Have to hat tip +Foo Quuxman on this one.
The article in question deals with a rise in apprenticeships - which even without reading the article immediately brought several things to mind, mostly tangental to the article.
One - "skin in the game". It's brought up in the article, and is a fantastic point. Stepping back a bit, this applies to everyone involved in an apprenticeship. It's also antifragile.
I know people in several technical fields who love the high school students they get as interns, and wish they could take them on as apprentices instead of having to un-train them after college, to learn the real job. Where in the past, I'd figured that college was at least useful for STEM, these days, beyond resources available that may be expensive to gather, to give hands-on experience, even in a number of STEM fields a college degree is becoming less useful.
What does college offer, say, an architect, that an apprenticeship cannot? Especially if they already keep a spare workstation for interns, they already have the computers, software licenses, plotters, and experienced people who can pass on knowledge.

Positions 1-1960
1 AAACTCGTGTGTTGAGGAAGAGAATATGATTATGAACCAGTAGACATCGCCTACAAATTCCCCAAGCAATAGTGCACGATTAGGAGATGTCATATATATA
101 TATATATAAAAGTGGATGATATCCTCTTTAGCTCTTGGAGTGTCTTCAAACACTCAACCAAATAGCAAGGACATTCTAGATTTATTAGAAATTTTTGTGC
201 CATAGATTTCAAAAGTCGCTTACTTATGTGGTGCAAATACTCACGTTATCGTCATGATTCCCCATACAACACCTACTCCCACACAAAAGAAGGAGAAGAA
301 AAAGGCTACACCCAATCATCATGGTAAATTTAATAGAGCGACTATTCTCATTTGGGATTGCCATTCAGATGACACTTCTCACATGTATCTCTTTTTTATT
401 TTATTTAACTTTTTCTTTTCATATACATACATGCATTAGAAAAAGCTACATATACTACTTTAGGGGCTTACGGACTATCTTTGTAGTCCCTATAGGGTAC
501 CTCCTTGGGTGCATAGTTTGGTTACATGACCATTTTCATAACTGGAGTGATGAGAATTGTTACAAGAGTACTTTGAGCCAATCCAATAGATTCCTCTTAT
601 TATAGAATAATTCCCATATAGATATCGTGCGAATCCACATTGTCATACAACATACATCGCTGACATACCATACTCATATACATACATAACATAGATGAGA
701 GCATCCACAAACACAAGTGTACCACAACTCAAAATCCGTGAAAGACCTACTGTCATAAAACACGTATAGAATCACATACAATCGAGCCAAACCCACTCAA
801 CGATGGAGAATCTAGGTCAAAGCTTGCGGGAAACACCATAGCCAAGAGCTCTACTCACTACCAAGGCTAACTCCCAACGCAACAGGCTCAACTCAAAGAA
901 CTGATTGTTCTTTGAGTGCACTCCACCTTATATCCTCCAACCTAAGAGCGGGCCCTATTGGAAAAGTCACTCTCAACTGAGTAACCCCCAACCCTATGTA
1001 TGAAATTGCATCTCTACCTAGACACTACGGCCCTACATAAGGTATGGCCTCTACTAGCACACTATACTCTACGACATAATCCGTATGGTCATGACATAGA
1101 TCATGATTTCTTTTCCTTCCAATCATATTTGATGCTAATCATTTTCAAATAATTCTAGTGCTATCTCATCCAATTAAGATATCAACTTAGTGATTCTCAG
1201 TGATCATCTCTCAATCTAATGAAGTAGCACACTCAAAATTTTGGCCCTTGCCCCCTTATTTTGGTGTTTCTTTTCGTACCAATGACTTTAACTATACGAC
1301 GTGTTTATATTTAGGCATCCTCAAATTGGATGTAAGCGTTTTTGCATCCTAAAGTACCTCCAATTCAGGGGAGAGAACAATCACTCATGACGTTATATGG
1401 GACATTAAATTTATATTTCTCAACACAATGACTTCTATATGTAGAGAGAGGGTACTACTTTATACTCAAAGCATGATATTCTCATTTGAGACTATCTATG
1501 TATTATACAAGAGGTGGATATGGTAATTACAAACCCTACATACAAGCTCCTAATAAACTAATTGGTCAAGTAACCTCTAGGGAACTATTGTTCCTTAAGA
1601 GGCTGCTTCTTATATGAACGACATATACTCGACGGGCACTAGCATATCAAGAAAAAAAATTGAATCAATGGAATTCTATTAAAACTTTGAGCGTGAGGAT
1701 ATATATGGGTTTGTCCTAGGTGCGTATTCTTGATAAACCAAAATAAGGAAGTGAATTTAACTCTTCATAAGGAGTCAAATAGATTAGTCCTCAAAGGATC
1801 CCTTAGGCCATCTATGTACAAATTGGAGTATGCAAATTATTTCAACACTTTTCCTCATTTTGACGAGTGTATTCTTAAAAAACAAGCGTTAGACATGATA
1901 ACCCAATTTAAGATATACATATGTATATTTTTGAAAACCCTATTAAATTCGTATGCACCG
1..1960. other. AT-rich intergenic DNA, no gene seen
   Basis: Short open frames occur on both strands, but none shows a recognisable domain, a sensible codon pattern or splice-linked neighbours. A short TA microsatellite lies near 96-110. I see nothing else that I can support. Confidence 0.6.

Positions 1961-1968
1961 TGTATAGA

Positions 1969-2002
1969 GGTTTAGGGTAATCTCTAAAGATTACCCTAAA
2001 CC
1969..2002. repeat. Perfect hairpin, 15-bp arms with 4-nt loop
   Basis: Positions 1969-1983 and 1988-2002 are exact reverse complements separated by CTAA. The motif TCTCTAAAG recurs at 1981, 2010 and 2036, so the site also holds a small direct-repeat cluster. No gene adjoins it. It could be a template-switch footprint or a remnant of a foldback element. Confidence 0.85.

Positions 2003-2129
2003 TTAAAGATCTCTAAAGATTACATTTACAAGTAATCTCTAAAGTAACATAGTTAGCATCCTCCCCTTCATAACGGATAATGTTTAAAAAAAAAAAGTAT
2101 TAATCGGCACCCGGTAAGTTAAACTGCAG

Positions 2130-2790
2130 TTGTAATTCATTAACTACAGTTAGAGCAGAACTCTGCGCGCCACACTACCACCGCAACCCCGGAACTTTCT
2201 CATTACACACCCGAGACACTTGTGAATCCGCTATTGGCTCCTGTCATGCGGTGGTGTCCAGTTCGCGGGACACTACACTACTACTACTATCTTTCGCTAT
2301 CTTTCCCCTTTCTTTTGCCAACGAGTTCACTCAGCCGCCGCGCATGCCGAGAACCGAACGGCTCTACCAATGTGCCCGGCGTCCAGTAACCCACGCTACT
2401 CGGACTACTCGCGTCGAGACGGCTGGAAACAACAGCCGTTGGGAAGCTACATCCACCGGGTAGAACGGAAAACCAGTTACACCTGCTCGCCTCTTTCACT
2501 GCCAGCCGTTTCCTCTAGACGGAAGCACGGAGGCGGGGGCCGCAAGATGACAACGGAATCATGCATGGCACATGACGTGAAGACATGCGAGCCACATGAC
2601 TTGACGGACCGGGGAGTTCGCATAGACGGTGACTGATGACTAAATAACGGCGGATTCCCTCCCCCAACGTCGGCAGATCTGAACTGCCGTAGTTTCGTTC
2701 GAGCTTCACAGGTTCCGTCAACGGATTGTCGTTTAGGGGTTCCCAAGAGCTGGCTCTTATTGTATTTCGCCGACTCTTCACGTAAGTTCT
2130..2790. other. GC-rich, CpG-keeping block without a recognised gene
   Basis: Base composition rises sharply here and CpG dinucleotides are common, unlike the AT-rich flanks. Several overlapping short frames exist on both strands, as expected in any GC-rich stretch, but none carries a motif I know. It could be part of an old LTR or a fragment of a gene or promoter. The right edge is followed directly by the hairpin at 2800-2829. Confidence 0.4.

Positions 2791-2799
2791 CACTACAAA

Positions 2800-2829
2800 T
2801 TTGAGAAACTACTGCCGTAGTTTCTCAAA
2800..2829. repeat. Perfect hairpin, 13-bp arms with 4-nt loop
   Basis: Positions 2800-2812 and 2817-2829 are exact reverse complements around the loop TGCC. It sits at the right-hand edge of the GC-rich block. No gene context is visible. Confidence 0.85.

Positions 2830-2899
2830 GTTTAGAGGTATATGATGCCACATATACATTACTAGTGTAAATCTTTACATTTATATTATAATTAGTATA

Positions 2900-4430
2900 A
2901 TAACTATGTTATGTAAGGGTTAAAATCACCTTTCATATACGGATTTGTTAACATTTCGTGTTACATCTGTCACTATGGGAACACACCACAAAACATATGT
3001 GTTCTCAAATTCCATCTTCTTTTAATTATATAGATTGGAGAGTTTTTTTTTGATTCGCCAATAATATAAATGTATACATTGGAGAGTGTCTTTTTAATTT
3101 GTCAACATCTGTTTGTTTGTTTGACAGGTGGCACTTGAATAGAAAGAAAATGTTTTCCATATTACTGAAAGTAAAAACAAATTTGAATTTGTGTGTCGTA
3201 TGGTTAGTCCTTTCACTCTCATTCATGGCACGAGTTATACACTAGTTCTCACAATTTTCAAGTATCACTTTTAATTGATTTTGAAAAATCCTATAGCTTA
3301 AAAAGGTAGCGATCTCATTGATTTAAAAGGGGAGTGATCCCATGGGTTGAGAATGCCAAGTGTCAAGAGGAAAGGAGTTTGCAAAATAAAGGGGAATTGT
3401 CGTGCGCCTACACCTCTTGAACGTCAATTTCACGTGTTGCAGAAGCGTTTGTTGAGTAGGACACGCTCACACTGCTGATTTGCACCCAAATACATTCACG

Ditto a software development shop. Courses on basic theory can be taken as needed, but a lot of programmers are still effectively self-taught.
Better yet, in an apprenticeship, the people learning get to work on real projects.
But that's not what makes it antifragile.
The apprentice, as more than an intern (and since technical fields, unlike most of the entertainment biz, pay their interns), would make enough to get by rather than be paying for the privilege. He doesn't accumulate a huge vulnerability in case there's any hiccups down the road. For the employer, he would get to skip the time required to untrain a college grad. There's constant growth and feedback.
Both could quit if they realize it's not working out, without, again, racking up a huge, all-cost investment in anything.
The core principle of antifragility is to act in a way that minimizes the harm if things go badly, but gives you a significant benefit if they go well.
In short, there are a number of technical fields that, if it were not for a de-facto a requirement to have a degree for licensing, a system of apprenticeships and qualification exams for certifications (if the person wants to claim membership in a professional standards organization) would be all that is needed.
After all, if the employer signs off on a design by their apprentice before declaring them graduated, it's his skin in the game, and name on the line.